This week, I attended the HeForShe event at the United Nations General Assembly.
HeForShe is a campaign for men and boys worldwide to advocate an end to gender inequality spearheaded by UN Women.
At the event, I heard Emma Watson, British actress and UN Women Global Goodwill Ambassador speak passionately about feminism and gender equality.
The speech not only earned her a standing ovation from the audience present at the UN headquarters in New York, but also great viewership online and appraisal on social media.
Like Watson, I identify myself as a feminist, too. And I couldn't help feeling she was speaking my mind when she said:
"My recent research has shown me that feminism has become an unpopular word. Apparently I am among the ranks of women whose expressions are seen as too strong, too aggressive, isolating, anti-men and, unattractive."
I started calling myself a feminist openly after taking a women and gender studies class in college. It was that specific course which taught me what feminism actually entailed - "The belief that men and women should have equal rights and opportunities. It is the theory of the political, economic and social equality of the sexes."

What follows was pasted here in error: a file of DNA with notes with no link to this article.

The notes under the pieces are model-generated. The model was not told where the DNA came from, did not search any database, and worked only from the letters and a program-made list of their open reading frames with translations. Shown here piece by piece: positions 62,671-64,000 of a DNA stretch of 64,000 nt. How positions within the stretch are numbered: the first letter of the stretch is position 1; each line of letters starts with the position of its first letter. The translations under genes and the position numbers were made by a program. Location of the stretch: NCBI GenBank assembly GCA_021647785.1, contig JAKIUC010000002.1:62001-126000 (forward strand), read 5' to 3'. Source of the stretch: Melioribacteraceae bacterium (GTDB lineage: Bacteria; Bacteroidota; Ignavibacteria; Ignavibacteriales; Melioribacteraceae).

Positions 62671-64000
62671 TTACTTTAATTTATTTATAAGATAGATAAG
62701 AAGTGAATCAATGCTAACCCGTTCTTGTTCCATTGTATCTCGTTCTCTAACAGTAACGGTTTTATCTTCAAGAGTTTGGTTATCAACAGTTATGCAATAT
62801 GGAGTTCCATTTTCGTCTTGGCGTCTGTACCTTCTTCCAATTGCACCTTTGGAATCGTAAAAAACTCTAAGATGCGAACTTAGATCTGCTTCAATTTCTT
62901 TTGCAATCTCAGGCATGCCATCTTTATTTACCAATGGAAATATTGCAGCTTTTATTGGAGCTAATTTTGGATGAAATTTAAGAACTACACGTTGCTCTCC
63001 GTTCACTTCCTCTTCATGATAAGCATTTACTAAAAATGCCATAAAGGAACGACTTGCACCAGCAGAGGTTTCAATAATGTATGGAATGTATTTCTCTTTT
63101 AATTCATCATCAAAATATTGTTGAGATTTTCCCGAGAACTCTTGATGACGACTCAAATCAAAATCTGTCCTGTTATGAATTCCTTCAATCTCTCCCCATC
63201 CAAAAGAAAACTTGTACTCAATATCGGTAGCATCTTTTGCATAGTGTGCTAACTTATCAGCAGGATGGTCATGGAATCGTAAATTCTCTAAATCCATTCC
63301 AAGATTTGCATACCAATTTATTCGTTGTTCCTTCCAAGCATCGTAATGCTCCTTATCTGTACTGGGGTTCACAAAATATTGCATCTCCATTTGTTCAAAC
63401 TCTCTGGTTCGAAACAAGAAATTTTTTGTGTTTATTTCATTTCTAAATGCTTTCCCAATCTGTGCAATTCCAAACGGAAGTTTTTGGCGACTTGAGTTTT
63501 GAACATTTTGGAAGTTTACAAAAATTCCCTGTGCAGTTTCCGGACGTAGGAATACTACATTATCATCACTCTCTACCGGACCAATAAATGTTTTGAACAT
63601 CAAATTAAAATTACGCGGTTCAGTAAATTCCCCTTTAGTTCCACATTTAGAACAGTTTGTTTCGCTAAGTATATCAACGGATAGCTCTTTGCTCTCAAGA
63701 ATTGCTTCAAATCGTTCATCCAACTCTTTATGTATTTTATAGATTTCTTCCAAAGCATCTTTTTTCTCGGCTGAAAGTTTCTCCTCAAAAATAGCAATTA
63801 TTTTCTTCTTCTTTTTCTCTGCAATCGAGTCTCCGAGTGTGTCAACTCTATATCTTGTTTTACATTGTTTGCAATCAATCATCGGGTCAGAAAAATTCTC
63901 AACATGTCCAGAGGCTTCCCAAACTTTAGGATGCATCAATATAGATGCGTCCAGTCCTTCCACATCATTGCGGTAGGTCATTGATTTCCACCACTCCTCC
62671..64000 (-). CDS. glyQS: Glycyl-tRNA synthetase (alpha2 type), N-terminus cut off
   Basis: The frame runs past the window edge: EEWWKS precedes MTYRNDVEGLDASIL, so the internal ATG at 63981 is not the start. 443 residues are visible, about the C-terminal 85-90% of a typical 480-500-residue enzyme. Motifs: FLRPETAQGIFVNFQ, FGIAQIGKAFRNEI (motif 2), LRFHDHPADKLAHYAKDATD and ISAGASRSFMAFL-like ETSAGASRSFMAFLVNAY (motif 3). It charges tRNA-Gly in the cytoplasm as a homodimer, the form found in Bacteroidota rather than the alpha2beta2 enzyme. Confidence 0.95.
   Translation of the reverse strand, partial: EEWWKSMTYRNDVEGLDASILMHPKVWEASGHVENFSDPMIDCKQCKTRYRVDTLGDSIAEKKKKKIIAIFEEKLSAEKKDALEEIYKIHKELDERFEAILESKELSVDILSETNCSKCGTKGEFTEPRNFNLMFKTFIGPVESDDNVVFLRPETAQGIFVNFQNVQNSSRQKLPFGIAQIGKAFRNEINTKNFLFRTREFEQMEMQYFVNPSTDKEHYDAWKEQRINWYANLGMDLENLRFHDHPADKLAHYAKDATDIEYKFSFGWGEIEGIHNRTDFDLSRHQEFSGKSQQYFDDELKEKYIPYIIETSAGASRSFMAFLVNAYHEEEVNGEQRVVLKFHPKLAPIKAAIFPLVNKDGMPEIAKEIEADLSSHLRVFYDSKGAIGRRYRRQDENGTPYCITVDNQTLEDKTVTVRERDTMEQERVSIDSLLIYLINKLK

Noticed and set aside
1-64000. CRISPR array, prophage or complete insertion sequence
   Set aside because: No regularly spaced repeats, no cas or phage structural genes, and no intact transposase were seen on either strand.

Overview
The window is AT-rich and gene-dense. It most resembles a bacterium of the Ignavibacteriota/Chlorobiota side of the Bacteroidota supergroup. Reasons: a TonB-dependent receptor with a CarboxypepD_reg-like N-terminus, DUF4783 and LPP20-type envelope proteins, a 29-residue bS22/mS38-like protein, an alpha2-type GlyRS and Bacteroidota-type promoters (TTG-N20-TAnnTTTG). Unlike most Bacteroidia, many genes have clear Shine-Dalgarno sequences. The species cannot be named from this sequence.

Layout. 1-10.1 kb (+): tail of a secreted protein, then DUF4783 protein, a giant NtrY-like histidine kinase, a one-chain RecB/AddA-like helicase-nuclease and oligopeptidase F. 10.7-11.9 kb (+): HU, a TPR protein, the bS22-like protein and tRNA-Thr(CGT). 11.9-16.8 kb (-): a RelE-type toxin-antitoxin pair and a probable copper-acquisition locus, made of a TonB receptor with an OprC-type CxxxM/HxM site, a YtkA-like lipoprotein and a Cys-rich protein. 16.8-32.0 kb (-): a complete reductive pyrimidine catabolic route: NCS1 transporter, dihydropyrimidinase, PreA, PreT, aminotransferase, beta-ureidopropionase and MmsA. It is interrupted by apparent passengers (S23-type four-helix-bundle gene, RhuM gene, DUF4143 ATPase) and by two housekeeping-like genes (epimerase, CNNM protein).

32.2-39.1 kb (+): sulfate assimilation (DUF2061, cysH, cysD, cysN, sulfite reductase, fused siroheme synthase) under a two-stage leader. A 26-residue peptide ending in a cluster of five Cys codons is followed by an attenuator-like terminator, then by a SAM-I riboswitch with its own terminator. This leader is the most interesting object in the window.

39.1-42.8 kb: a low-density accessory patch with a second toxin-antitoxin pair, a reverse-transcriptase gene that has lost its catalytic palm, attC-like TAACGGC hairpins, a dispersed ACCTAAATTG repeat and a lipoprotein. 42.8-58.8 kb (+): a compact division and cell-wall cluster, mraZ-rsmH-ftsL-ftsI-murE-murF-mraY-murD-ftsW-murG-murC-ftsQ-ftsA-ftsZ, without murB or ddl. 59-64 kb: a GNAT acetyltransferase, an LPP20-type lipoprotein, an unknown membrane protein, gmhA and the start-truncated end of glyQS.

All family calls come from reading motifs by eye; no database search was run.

When I first wrote an article about being a feminist openly, two years ago, I remember getting negative reactions from some of my friends and family members on using the term, 'feminist'.
They all thought it was too strong and bold a term for me to use. It did not align with my "gentle" and "docile" upbringing.
In the long phone calls and email threads which ensued (and where I spent myself convincing them that I had not turned into an aggressive man-hating militant and will not die an old maid or as a cranky cat lady), I only found myself growing more sensitive to the feminist movement.
Time and time again, I brought this topic during dinner conversations, phone conversations with old friends and somehow, I was never able to wrap my head around how some people cringe on hearing the 'f' word.
Emma Watson asked: "Why has the word 'feminist' become such an uncomfortable one?"
It only stands for helping women and girls achieve equal rights as men, and for liberating them from stereotypes.